When the chance to review the brand new Sony Ericsson Xperia Arc S arose, I was quick to jump at it seeing as though I loved the original Xperia Arc perhaps a little too much. What I’ve found with the Xperia Arc S is that Sony Ericsson have kind of just added in a few little features that should have been in the original Xperia Arc since day one.
- Very snappy / responsive
- Slim, attractive device
- Good looking UI
- Washed out display
- Awkwardly placed power button
- Not that much better than the Xperia Arc
- No front-facing camera
What we’re basically looking at here is the original Xperia Arc with a handful of hardware and software updates added to it that really should have been in the Xperia Arc since day one. There’s now a 1.4GHz Single-Core CPU, 14.4Mbit HSPA, better video stabilisation, and a new 3D panorama sweep feature which apparently works without 2 cameras.
The device is the same size as the Xperia Arc at 125 x 63 x 8.7mm — it’s quite thin at the thinnest point where it curves at the rear. The screen is 4.2-inches diagonally at a resolution of 854×480, which presents you with a aspect ratio of 16:9, that being perfect to consume media. The display is almost unnoticeable thanks to the dark tinted glass atop of it. The display sits right under the glass which stops the sun from reflecting onto the display which in turn makes it easy to view in direct sunlight. The display does seem washed out compared to the likes of the Samsung Galaxy S II, however, it is much better than the piece of crud on the HTC EVO 3D. It’s also much brighter than the EVO 3D and Galaxy S II.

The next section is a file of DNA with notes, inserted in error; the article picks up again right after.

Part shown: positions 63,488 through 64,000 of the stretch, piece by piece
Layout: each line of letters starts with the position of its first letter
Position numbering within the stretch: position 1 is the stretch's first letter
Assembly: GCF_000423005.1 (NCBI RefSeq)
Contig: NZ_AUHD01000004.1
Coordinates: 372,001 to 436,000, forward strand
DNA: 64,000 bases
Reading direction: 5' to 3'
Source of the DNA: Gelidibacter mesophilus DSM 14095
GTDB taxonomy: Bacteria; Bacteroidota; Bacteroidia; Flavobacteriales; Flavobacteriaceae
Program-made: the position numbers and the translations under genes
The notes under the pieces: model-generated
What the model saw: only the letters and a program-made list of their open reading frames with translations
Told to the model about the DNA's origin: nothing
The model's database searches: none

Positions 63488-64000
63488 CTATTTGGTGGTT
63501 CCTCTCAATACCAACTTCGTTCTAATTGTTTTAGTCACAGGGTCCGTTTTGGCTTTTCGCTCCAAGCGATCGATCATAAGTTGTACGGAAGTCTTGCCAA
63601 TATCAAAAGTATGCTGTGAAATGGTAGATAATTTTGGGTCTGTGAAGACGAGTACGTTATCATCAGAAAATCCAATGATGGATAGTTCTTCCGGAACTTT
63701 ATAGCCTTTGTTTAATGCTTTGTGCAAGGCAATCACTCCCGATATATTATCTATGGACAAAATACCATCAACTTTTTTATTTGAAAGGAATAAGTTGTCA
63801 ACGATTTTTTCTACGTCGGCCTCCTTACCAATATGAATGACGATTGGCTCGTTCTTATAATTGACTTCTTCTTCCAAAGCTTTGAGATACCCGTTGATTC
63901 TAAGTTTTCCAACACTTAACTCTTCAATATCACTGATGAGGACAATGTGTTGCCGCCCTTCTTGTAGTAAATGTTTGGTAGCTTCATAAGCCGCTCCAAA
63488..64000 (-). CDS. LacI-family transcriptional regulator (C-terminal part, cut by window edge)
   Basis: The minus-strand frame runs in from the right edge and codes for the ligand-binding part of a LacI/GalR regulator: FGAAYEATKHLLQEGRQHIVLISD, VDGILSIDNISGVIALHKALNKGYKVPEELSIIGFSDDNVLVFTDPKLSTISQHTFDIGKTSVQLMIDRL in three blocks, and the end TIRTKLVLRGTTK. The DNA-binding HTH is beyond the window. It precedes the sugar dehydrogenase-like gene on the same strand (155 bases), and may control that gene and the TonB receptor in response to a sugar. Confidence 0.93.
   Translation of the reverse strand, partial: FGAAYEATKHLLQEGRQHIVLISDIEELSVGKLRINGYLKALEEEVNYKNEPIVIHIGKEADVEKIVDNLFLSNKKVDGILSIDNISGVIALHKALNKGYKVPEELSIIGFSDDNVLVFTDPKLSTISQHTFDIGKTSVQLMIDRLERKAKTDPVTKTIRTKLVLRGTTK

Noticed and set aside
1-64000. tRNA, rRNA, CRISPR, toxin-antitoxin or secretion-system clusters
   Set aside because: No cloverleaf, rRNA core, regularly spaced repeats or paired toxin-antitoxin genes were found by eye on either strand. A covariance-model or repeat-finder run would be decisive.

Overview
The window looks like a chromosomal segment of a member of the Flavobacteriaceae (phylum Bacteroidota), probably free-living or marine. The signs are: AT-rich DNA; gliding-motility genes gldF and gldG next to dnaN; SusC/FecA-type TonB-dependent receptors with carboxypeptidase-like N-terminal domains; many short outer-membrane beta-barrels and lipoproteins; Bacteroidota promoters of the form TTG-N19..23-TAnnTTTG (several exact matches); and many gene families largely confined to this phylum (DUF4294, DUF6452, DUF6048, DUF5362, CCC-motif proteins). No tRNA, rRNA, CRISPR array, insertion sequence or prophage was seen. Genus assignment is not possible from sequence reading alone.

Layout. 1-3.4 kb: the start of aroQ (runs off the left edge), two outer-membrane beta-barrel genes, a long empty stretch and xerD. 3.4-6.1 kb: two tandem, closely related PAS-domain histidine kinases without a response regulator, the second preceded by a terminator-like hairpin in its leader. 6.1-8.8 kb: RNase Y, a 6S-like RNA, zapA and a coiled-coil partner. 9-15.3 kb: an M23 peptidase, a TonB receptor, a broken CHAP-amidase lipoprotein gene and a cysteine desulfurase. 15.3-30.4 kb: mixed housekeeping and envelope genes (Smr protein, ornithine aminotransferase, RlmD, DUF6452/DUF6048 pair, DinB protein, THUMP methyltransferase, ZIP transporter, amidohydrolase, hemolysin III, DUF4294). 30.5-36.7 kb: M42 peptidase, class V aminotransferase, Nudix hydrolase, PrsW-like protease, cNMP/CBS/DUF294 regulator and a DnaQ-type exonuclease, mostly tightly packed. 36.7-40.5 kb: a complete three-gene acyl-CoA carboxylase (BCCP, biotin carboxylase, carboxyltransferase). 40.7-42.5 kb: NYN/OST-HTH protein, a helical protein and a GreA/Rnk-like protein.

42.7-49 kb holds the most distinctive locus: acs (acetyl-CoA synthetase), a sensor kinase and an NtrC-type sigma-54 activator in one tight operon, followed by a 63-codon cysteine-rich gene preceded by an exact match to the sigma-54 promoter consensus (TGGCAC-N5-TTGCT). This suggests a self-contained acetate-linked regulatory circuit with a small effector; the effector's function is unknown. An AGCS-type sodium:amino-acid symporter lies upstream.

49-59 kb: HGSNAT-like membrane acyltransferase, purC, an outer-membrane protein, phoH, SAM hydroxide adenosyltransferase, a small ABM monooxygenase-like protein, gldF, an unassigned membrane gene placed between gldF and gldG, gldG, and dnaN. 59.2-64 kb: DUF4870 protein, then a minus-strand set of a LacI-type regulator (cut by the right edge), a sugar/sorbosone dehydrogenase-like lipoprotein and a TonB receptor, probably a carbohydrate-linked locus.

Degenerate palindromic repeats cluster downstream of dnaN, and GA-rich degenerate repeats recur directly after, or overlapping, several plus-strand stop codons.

Sony Ericsson are sticking with the use of hardware buttons with 3 under the screen: back, home & menu; there’s also a small dedicated camera shutter button and volume rocker on the right-hand edge of the Xperia Arc S, both of which are too small and fidgety for my liking. The small camera button makes the phone shake when you try to press it down. The left-hand edge of the Xperia Arc S is the 3.5mm headphone jack. The awkwardly small and flush-to-the-surface power button, and micro-HDMI port are both at the top. A lanyard holder and microphone are at the bottom. On the back you’ll find the 8MP camera along with its LED flash and secondary noise-cancellation microphone.
The CPU in the Xperia Arc S is a modified version of the Qualcomm MSM8225 found in the Xperia Arc. It has bene overclocked from 1GHz to 1.4GHz to give the Xperia Arc S a faster more fluid feel and it’s certainly noticeable when playing games and browsing the interwebz.
The GPU is the exact same Adreno 205 found in the Xperia Arc.
Sony Ericsson pride themselves on selling multimedia devices. The idea behind the Xperia Arc S is to show off their camera hardware and software. They’ve added a 3D panorama sweep function which can only be viewed on a compatible 3D television using the micro-HDMI port. As I do not own a 3D television because I think they’re a waste of money, I was unable to test how well it worked — if you’re desperate to see this functionality, check out this video.